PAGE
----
Construction workers have discovered thousands of human teeth in the wall of a commercial building in Valdosta, Georgia.
They were disposed of after being retrieved, although a local historical society did offer to take them.
It is unclear how or why the teeth were placed inside the wall.
The Valdosta Daily Times reported that the first tenant of the building, in 1900, was a dentist named Dr. Clarence Whittington, who is speculated to be linked to the find.
Another dentist, Lester G. Youmans, came to Valdosta in 1911 and remained a tenant in the building until at least 1930, according to researcher Harry Evans.
The discovery is not the first of its kind. The building is the third in Georgia found to have teeth hidden in its structure.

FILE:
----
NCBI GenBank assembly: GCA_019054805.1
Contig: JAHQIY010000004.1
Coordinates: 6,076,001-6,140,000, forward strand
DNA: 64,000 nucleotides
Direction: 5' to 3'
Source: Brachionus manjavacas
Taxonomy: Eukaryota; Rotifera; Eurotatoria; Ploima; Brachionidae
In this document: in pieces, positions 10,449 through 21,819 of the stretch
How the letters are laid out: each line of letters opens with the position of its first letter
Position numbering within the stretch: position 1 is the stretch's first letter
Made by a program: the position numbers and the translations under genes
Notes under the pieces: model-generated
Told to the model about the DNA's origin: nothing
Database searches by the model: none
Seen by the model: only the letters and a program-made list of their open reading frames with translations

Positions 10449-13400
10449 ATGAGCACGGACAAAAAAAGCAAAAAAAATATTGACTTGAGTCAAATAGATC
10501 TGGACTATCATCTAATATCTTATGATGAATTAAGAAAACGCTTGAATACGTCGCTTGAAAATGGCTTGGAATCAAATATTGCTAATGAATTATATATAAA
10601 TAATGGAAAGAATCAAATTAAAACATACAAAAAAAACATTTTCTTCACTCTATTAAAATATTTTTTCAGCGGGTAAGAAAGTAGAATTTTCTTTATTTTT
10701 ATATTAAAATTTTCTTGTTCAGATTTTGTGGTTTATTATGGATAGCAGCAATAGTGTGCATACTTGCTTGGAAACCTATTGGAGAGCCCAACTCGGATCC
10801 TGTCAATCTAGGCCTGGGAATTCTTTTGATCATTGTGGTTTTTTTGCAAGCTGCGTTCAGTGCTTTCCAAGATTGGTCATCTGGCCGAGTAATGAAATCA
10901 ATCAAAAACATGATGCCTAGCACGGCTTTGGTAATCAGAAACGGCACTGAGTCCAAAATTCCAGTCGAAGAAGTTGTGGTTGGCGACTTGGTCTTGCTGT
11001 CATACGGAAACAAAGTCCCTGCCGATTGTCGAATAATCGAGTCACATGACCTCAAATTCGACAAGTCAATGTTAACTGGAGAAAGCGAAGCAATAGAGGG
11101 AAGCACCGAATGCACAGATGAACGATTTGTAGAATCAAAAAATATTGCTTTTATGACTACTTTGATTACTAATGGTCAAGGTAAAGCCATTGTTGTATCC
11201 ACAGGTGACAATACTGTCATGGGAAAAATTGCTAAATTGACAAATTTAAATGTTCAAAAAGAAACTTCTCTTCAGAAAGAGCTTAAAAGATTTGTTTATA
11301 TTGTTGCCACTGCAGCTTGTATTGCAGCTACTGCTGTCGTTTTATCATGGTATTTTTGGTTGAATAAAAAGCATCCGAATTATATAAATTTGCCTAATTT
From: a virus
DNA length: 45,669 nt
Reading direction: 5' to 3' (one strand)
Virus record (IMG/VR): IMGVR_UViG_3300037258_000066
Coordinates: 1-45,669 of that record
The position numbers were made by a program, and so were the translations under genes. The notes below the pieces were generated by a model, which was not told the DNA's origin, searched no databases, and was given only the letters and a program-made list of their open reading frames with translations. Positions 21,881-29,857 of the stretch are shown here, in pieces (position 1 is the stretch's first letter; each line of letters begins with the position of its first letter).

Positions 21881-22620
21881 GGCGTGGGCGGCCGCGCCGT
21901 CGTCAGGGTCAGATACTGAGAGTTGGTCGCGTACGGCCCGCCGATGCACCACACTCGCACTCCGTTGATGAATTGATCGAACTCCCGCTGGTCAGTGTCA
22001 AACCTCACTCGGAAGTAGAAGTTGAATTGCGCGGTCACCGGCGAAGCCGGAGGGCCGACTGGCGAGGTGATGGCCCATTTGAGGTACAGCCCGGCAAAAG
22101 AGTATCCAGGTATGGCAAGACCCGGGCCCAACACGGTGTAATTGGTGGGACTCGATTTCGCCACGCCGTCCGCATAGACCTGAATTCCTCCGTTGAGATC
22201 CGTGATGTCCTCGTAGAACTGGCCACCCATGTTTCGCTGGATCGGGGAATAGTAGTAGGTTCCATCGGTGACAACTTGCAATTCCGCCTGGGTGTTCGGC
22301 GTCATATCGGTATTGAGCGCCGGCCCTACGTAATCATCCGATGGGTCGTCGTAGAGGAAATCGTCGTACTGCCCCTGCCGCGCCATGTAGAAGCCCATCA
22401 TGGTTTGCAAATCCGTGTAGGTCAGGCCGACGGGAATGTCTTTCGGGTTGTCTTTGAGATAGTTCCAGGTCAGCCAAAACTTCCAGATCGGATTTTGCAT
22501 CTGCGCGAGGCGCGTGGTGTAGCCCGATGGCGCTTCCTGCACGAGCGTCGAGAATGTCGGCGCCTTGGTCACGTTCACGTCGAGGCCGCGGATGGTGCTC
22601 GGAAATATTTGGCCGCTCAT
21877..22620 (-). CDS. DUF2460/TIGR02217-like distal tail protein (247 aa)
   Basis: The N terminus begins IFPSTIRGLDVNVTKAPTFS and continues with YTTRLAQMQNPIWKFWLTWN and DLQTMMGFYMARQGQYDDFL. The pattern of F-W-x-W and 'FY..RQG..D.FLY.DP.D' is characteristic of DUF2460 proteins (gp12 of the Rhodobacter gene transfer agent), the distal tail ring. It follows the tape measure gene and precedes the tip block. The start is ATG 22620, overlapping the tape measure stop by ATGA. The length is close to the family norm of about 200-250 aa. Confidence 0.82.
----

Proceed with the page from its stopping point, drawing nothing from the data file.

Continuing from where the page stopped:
Similar discoveries have previously been made in buildings in the cities of Greensboro and Carrolton.
Both buildings were also dental offices in the early 20th century.
"I’m not sure if it was a common practice between dentists at that time, but it’s very strange that there were two other people that said, ‘Hey, we’ve had that happen, too," Ellen Hill, the director of website Valdosta Main Street, said.
A Valdosta Police Department lieutenant said that no reports were filed about the latest find and that they had no plans to investigate the source of the teeth.